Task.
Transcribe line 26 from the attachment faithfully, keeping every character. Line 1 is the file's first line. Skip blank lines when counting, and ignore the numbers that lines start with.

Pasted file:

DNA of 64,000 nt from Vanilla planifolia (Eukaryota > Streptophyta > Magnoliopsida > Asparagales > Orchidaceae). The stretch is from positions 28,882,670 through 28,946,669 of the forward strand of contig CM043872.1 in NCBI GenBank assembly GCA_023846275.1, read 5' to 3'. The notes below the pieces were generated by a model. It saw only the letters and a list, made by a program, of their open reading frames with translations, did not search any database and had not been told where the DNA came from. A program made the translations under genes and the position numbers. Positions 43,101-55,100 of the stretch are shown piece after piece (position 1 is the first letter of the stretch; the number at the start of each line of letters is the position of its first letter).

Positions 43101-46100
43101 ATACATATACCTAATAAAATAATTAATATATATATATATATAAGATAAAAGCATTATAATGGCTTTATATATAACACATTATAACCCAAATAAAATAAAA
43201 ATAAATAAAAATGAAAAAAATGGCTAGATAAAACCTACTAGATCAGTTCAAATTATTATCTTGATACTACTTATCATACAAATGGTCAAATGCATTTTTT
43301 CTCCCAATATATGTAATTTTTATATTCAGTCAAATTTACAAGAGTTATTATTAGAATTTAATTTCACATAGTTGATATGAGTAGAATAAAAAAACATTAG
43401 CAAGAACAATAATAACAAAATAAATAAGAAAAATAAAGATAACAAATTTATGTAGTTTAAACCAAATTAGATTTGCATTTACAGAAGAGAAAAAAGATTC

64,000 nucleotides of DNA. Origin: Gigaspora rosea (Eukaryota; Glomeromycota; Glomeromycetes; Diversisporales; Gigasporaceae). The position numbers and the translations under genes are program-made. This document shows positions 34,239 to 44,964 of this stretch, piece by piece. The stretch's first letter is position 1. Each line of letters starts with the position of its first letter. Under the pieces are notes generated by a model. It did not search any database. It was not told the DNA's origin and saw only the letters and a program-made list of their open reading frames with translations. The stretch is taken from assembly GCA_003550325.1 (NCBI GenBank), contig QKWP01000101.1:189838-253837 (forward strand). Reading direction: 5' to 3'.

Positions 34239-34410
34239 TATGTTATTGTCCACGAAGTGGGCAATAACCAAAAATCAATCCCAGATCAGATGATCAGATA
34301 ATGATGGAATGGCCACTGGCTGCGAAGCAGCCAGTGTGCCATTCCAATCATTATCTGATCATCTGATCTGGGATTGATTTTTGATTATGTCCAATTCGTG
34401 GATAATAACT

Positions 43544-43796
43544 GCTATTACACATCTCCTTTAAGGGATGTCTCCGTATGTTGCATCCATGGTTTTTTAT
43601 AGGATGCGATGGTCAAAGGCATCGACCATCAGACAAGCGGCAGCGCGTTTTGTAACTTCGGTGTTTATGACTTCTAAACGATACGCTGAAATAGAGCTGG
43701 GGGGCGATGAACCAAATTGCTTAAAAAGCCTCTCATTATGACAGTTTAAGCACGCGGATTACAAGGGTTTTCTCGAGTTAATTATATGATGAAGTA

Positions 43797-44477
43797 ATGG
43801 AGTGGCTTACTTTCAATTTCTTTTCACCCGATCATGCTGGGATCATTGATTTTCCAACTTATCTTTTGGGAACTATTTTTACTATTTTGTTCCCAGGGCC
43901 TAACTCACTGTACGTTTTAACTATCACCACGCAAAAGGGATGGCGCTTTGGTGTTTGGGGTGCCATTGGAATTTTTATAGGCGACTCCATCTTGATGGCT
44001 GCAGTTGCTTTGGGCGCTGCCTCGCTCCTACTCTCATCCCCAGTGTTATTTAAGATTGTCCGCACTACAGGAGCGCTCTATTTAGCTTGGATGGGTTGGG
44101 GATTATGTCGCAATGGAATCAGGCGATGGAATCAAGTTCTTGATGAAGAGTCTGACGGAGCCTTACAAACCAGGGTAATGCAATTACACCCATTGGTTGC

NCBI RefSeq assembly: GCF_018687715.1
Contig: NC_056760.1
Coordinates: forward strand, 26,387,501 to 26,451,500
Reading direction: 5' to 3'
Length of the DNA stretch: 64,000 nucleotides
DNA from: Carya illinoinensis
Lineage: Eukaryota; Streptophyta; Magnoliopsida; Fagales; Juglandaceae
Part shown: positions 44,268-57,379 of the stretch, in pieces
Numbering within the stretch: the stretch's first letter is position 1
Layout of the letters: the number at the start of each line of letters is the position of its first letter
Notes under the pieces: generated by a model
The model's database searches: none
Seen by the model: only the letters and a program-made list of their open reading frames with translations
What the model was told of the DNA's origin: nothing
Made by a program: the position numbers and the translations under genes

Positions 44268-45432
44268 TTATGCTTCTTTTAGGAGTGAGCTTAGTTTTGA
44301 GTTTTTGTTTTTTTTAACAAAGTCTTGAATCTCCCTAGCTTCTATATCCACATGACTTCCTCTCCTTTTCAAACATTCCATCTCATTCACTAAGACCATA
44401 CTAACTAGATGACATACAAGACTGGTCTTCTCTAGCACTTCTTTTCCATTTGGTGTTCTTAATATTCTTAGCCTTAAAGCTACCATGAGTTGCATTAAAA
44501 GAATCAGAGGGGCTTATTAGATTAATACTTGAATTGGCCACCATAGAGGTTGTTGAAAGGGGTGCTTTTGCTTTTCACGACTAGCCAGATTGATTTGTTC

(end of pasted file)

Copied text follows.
Length of the DNA stretch: 64,000 nucleotides